Remember the Polar Vortex that hit in January? Well grab your warmest coat, because forecasters are predicting another bout of frigid temperatures across much of the United States later this week. As the mercury drops and the arctic blast sweeps the country, consumers will be cozying up inside… which has some very real implications for digital marketers.
Let’s take a look at the data from the last Polar Vortex. Marin found that search impression volumes were 1500% higher than historic trends, whereas click volume and spend only increased 268% and 79% respectively. This indicates that consumers weathered out the storm by shopping online, but it also shows that advertisers missed out on a captive audience and failed to fully optimize for the dramatic shift in purchase behavior.
So as people across the country brace for the cold, marketers should be busy preparing too. This is an excellent opportunity to reach holiday shoppers who will be staying indoors. To make sure your online marketing strategy is ready, consider boosting bids for retail and seasonal items. And if you’re using Marin, we recommend leveraging Dynamic Actions or Context Connect to adjust audiences, creative, and bidding across relevant campaigns.
For more ways to capitalize on external information such as weather data, download your copy of The Hidden Power of Optimizing for Competitive Spend, Weather, and the Second Screen Effect. And stay warm out there!
Historically, Bing has always been the primary contender when it comes to search engine share in the US. However, this Q3 we saw a significant benchmark for Bing where it had overtaken Google in impression share. In the B2B services vertical, Bing edged past Google, capturing 52% to Google’s 48% in the US.
Bing’s impression share for the B2B services vertical has always hovered closer to parity than other verticals, with 44% of all impressions last quarter, but this is the first quarter we’ve seen it overtake Google.
While it could be a fluke, it also signals a change in consumer behavior. The target audience of B2B advertisers has begun searching slightly more on Bing than Google, at least in Q3. This could be due to a few different factors:
What we don’t see is a corresponding percentage of spend and clicks on Bing. Advertisers have yet to adjust for this slow shift away from Google towards Bing and there is an opportunity for a B2B marketer to capture cheap clicks by shifting some share of ad budget away from Google towards Bing.
Do you have any additional thoughts? Feel free to leave a comment below to continue the conversation.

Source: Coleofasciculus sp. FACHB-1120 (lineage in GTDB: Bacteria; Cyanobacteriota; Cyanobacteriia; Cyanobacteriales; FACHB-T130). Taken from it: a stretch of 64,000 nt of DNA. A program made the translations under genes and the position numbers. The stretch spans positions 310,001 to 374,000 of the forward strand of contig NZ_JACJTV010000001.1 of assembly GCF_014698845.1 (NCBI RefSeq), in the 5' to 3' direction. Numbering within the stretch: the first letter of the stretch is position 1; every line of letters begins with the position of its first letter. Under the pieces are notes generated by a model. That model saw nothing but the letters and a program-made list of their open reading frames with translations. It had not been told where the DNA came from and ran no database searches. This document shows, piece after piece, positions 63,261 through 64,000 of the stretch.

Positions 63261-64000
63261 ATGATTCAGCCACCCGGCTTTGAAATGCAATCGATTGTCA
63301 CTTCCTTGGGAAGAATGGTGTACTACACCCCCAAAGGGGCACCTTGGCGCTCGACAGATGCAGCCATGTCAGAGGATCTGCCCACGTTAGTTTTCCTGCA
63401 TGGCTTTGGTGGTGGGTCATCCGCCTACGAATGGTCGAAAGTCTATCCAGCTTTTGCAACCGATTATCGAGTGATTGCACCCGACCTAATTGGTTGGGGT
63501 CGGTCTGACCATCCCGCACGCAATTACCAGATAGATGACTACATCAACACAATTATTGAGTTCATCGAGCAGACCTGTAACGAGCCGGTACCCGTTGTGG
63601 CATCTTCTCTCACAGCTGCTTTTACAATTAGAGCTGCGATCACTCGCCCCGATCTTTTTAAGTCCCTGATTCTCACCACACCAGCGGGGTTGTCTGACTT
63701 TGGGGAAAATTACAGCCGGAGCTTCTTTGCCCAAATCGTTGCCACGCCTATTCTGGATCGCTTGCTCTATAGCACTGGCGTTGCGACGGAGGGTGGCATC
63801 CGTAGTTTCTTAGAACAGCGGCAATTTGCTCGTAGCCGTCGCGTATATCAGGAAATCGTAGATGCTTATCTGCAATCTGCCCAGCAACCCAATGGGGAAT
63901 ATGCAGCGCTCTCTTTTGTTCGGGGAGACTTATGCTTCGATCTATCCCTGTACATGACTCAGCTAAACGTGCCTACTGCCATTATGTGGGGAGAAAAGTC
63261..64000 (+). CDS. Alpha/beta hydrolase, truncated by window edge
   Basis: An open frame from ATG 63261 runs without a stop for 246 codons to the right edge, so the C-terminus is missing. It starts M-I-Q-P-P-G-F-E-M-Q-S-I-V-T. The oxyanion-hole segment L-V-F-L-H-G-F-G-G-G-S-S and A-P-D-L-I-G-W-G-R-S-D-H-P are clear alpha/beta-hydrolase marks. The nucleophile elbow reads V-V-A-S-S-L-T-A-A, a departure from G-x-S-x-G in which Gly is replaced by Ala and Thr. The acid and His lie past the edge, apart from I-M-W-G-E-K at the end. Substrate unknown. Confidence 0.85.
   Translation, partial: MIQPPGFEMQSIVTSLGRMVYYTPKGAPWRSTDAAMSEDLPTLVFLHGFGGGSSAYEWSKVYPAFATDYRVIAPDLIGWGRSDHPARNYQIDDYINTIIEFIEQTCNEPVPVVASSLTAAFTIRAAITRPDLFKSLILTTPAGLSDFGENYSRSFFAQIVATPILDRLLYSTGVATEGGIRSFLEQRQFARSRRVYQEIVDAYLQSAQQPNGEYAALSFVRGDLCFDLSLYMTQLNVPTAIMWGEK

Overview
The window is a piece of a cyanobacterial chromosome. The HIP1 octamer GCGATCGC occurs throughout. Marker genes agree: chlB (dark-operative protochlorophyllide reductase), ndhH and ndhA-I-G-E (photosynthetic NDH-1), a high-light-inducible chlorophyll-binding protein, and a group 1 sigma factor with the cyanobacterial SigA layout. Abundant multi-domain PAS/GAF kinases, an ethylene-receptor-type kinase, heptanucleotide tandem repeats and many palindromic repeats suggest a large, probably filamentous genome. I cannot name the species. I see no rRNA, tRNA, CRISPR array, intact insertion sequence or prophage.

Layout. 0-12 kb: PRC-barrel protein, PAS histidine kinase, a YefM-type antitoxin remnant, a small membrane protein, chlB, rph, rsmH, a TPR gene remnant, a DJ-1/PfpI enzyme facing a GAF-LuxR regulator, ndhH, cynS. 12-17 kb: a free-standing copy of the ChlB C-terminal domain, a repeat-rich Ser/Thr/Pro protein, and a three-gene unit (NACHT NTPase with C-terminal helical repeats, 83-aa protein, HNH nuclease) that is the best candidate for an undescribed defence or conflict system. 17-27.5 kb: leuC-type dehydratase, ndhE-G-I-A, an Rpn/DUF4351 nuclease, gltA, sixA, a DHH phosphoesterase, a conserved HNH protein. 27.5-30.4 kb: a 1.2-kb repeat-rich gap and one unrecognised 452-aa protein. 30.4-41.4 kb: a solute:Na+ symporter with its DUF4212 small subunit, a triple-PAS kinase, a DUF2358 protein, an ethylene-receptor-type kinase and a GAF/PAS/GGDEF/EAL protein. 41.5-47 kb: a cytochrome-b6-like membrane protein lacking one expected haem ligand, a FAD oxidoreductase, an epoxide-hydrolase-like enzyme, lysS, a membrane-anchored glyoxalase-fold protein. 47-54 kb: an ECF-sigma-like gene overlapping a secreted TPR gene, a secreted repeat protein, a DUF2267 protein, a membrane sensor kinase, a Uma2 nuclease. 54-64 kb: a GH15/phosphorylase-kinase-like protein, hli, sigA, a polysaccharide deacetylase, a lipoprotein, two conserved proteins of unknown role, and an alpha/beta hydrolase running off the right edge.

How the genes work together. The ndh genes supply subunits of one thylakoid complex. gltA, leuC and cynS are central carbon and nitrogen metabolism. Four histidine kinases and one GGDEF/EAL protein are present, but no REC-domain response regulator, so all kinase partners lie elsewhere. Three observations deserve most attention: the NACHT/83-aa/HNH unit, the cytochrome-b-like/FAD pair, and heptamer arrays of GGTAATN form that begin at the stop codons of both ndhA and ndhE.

As buyers, when we set out to make a purchase, we often use 2, 3 maybe even 10 different sources of information over the course of 20-30 days that span across multiple digital channels and devices. In fact, according to Google, more than 65% of revenue comes from purchases that involve multiple touch points and 47% of revenue comes from purchases that span across several days.
What does all this prove? Well, as online advertisers it’s important to target consumers across channels. Not a ground-breaking statement in itself. However, as we’ve been thinking about a cross-channel strategy in terms of advertising within channels, we’ve been getting it all wrong. As the consumer’s purchase journey has become increasingly fragmented across channels we shouldn’t have been looking to optimize our ad spend across channels, we should have been looking to optimize our ad spend and messaging to individual consumers across these different channels.
To understand what I mean by this, we need to take a look back over the history of online advertising across channels and consider the evolution.
As we look back on online advertising’s evolution, it started out quite simply. In the beginning the consumers path-to-conversion wasn’t so fragmented, as they didn’t have as many options as they do today online. Meanwhile, advertisers were just getting to grips with channels such as search marketing, online display advertising, email marketing, affiliate marketing etc. These channels were so new and under optimized that we didn’t think across channels, we just thought how we could squeeze more out of our individual siloed online advertising channels.
The internet moved on. Consumers had an array of online advertising channels, social networks ballooned enabling more peer-to-peer purchase recommendations. At the same time advertisers were getting to grips with individual channels, and maximizing the potential of their individual siloed channels. This led them to begin looking across channels and optimizing online advertising holistically deciding if they could invest dollars from one channel more effectively in another channel based on a portfolio approach.